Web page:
Garnavillo, Iowa-based company Great River Maple would be nothing without the trees that produce its products’ trademark taste.
But more than a decade ago, these very trees almost were toppled before the business could begin.
Co-owner Dan Potter said a water well on his property ceased functioning about 11 years ago. Realizing it would cost somewhere around $50,000 to replace it, he considered the possibility of logging some of the trees on his family farm.
But an expert’s visit revealed an interesting finding: These trees were likely to produce more revenue if they were tapped for their rich sap.
Great River Maple was born shortly thereafter. More than a decade later, it produces maple syrup and a variety of other products that are sold everywhere from farmers markets to retail stores.
By perfecting techniques and relying on a family dynamic, the business has refined its trademark syrup and increased the number of products it creates.
Great River Maple sells maple syrup and maple-flavored sugar, granola and bratwurst, as well as cinnamon-infused and bourbon-aged syrup. It also sells maple cream, maple cotton candy and maple sugar.
In both its past and present form, an element of family runs through Great River Maple.
Potter said that previous generations of his family used the farm to create maple products in the early 1900s. Even so, when he decided to tap into his trees a decade ago, he was largely learning the process from scratch.
“The methods have changed so much over all those years,” he said. “There wasn’t a lot that was passed on.”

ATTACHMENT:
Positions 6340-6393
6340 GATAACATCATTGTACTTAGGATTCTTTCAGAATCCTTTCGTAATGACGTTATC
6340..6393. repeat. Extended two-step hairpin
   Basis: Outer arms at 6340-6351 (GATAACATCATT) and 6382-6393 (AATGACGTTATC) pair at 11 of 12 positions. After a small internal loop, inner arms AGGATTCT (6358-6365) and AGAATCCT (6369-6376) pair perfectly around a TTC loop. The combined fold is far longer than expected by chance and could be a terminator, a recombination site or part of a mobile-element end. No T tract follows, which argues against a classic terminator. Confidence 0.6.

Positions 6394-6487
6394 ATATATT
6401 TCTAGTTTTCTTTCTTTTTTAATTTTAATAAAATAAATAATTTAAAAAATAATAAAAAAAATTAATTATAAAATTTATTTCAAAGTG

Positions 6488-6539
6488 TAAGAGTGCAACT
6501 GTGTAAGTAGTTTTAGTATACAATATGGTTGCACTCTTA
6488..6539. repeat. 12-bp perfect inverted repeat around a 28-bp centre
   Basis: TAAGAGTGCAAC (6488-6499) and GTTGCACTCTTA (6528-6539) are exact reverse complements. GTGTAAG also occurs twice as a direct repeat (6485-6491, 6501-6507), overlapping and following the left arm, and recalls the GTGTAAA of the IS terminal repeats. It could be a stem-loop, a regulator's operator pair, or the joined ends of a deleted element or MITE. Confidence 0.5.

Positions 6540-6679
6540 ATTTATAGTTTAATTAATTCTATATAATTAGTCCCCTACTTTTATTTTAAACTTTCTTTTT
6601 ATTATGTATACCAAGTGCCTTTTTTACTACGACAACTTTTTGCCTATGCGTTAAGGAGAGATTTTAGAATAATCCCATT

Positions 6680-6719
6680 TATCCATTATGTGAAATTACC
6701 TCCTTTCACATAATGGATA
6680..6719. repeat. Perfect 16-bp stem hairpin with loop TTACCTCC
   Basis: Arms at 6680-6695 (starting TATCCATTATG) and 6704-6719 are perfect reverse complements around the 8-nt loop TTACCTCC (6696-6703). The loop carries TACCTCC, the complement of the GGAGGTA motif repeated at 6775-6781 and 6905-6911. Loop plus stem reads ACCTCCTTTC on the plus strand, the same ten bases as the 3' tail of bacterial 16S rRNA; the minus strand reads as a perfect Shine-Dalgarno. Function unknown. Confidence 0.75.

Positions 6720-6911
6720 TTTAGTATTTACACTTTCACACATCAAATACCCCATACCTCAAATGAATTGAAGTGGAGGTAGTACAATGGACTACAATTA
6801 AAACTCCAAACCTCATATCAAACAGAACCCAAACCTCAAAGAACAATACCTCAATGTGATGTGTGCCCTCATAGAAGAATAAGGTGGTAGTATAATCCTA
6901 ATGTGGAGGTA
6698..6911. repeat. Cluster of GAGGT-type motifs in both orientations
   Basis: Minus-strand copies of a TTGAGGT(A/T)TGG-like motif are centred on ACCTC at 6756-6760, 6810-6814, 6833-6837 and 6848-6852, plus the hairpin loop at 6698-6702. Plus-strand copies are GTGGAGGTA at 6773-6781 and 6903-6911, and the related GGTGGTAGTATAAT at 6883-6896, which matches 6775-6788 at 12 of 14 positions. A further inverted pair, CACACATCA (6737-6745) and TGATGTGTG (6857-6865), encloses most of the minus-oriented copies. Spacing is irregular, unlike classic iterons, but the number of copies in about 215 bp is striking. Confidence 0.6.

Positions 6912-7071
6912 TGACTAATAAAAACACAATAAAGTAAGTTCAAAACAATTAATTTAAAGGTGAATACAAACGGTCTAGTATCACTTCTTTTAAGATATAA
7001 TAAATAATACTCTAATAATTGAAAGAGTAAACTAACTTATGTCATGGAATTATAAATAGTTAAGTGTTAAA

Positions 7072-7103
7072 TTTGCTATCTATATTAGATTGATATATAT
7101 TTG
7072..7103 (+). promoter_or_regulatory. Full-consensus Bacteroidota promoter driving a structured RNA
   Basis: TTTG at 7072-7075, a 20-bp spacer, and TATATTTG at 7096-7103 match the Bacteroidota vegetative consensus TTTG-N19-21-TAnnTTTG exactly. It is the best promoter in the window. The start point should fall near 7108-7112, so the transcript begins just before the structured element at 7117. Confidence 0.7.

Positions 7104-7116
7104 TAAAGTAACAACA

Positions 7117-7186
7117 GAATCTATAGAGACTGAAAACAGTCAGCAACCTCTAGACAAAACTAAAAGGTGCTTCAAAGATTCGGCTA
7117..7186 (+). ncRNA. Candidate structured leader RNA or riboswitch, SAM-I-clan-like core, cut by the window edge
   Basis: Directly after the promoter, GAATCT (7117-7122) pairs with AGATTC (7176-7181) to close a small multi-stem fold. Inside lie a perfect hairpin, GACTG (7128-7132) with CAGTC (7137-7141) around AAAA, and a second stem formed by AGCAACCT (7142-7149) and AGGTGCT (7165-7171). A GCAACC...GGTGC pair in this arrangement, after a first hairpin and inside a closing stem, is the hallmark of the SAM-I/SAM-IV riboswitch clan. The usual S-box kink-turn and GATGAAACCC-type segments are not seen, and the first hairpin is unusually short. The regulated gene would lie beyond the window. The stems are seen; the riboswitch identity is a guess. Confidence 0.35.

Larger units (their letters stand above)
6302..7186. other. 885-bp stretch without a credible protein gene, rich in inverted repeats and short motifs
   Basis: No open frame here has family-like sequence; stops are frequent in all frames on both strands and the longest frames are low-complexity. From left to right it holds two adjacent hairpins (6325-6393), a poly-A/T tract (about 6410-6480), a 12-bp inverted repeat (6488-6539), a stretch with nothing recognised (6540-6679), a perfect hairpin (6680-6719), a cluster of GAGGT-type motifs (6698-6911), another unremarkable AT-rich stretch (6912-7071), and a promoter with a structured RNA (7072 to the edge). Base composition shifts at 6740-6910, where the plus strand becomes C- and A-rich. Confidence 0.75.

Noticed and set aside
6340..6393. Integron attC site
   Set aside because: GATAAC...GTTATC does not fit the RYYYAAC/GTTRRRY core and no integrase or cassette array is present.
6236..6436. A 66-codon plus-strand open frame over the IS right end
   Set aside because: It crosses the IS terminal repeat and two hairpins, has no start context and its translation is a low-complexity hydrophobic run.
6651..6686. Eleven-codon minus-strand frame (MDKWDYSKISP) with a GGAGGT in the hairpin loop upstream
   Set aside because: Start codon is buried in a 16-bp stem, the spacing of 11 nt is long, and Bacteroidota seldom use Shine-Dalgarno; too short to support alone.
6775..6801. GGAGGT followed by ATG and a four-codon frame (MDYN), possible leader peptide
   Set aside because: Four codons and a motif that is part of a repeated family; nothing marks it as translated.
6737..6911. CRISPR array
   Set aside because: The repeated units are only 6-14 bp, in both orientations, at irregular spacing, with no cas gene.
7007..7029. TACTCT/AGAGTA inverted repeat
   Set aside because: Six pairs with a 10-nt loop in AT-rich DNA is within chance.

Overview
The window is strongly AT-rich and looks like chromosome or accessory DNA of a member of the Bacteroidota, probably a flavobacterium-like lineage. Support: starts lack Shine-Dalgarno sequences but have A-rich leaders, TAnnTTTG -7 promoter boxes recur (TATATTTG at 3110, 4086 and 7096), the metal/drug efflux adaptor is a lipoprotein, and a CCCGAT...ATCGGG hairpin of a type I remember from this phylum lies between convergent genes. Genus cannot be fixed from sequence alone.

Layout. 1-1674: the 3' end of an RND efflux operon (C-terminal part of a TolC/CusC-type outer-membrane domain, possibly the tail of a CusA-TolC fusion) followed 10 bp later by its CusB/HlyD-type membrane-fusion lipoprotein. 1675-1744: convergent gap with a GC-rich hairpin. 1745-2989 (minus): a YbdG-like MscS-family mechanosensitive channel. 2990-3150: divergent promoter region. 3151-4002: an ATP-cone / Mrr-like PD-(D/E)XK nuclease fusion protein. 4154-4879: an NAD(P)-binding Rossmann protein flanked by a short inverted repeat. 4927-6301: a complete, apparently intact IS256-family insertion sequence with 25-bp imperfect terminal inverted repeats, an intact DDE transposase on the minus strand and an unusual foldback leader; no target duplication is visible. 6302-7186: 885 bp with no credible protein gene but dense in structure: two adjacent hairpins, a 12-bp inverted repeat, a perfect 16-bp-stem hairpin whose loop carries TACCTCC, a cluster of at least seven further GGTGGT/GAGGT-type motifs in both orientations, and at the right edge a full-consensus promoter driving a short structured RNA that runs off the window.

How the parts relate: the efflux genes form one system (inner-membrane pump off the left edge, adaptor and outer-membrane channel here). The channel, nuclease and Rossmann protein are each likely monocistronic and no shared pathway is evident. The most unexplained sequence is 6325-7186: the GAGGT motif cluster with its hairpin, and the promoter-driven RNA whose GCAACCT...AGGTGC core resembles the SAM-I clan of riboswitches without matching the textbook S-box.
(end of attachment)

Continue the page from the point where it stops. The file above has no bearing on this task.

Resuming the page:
Potter did extensive reading and visited other maple operations in person to learn the ropes and develop his approach.
Through the years, the business has benefited extensively from the help of family members, most notably his son-in-law Jeremy Turek.
Turek married into the family a decade ago and joined the business a couple of years later. He serves as the manager of the operation.
It didn’t take long for Turek to realize that there’s an art to making maple syrup. When it comes to production, time is of the essence — largely because the tapping season lasts only a little over a month in the late winter and early spring.
“Any job has stress,” he said. “There are days where you think ‘It wasn’t very fun today.’ You are working with natural forces and you cannot always control it.”
The family rapport helps smooth over the rough times.
Potter said his wife and two of his daughters — including Turek’s wife, play a pivotal role in the business .
“When it is the best of times, it makes it even more fun because we get to work together as a family,” Potter said. “When things aren’t going so well, we know we can come together and get things fixed.”
During what is known as tapping season, Great River Maple gets a lot of work done in a short period of time.
Turek said the process begins by drilling a small hole — about 3/16 of an inch wide and 1.5-inches deep — into the tree. A small tube is inserted into the opening, which allows for the collection of sap.
When the family first started the business, they would collect sap in individual buckets. They have since refined that process, establishing a system where all trees are connected and sap can flow into one large holding tank.
The sap is pumped into what Turek calls “a sugar shack.”
“When the sap comes in, it is 98 percent water,” he said.
The product is sent into a reverse osmosis machine, which removes 75% of the excess water. The concentrated sap is then put into an evaporator, which removes more of the moisture.
The product is heated up and used to create a variety of products.
Through the years, the family has both perfected the product and improved its output.
In the first year, the company produced 165 gallons of syrup. In recent years, they’ve averaged 3,000.
In the process, the family is ensuring that the very trees that keep the business alive will continue to stand.
“People occasionally ask about the trees and they want to know, ‘Are we hurting them?’,” Turek said. “In effect, what we are doing saves their lives. The last thing we want to do is hurt them. We want to have healthy trees that continue to produce for decades to come.”